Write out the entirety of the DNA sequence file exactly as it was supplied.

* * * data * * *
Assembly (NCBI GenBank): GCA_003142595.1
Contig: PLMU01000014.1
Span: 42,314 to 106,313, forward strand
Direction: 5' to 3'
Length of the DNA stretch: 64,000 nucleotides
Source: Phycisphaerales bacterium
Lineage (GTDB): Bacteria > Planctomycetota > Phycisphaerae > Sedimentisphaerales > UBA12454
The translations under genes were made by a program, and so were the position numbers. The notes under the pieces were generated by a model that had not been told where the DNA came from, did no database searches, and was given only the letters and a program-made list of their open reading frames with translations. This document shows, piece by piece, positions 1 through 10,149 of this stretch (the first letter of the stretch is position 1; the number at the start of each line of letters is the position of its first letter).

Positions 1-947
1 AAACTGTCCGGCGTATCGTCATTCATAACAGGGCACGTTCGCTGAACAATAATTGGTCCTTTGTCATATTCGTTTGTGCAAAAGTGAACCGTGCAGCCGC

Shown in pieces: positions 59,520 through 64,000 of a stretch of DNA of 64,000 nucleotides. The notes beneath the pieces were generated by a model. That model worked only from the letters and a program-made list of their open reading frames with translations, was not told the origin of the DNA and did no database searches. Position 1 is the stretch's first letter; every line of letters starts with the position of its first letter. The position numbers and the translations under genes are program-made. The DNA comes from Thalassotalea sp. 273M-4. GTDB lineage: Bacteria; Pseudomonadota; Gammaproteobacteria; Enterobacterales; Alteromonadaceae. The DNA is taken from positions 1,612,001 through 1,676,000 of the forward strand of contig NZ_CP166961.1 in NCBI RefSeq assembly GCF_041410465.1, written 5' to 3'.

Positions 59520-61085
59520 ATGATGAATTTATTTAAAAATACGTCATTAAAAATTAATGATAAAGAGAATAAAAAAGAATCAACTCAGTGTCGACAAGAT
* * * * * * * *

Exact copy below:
Assembly (NCBI GenBank): GCA_003142595.1
Contig: PLMU01000014.1
Span: 42,314 to 106,313, forward strand
Direction: 5' to 3'
Length of the DNA stretch: 64,000 nucleotides
Source: Phycisphaerales bacterium
Lineage (GTDB): Bacteria > Planctomycetota > Phycisphaerae > Sedimentisphaerales > UBA12454
The translations under genes were made by a program, and so were the position numbers. The notes under the pieces were generated by a model that had not been told where the DNA came from, did no database searches, and was given only the letters and a program-made list of their open reading frames with translations. This document shows, piece by piece, positions 1 through 10,149 of this stretch (the first letter of the stretch is position 1; the number at the start of each line of letters is the position of its first letter).

Positions 1-947
1 AAACTGTCCGGCGTATCGTCATTCATAACAGGGCACGTTCGCTGAACAATAATTGGTCCTTTGTCATATTCGTTTGTGCAAAAGTGAACCGTGCAGCCGC

Shown in pieces: positions 59,520 through 64,000 of a stretch of DNA of 64,000 nucleotides. The notes beneath the pieces were generated by a model. That model worked only from the letters and a program-made list of their open reading frames with translations, was not told the origin of the DNA and did no database searches. Position 1 is the stretch's first letter; every line of letters starts with the position of its first letter. The position numbers and the translations under genes are program-made. The DNA comes from Thalassotalea sp. 273M-4. GTDB lineage: Bacteria; Pseudomonadota; Gammaproteobacteria; Enterobacterales; Alteromonadaceae. The DNA is taken from positions 1,612,001 through 1,676,000 of the forward strand of contig NZ_CP166961.1 in NCBI RefSeq assembly GCF_041410465.1, written 5' to 3'.

Positions 59520-61085
59520 ATGATGAATTTATTTAAAAATACGTCATTAAAAATTAATGATAAAGAGAATAAAAAAGAATCAACTCAGTGTCGACAAGAT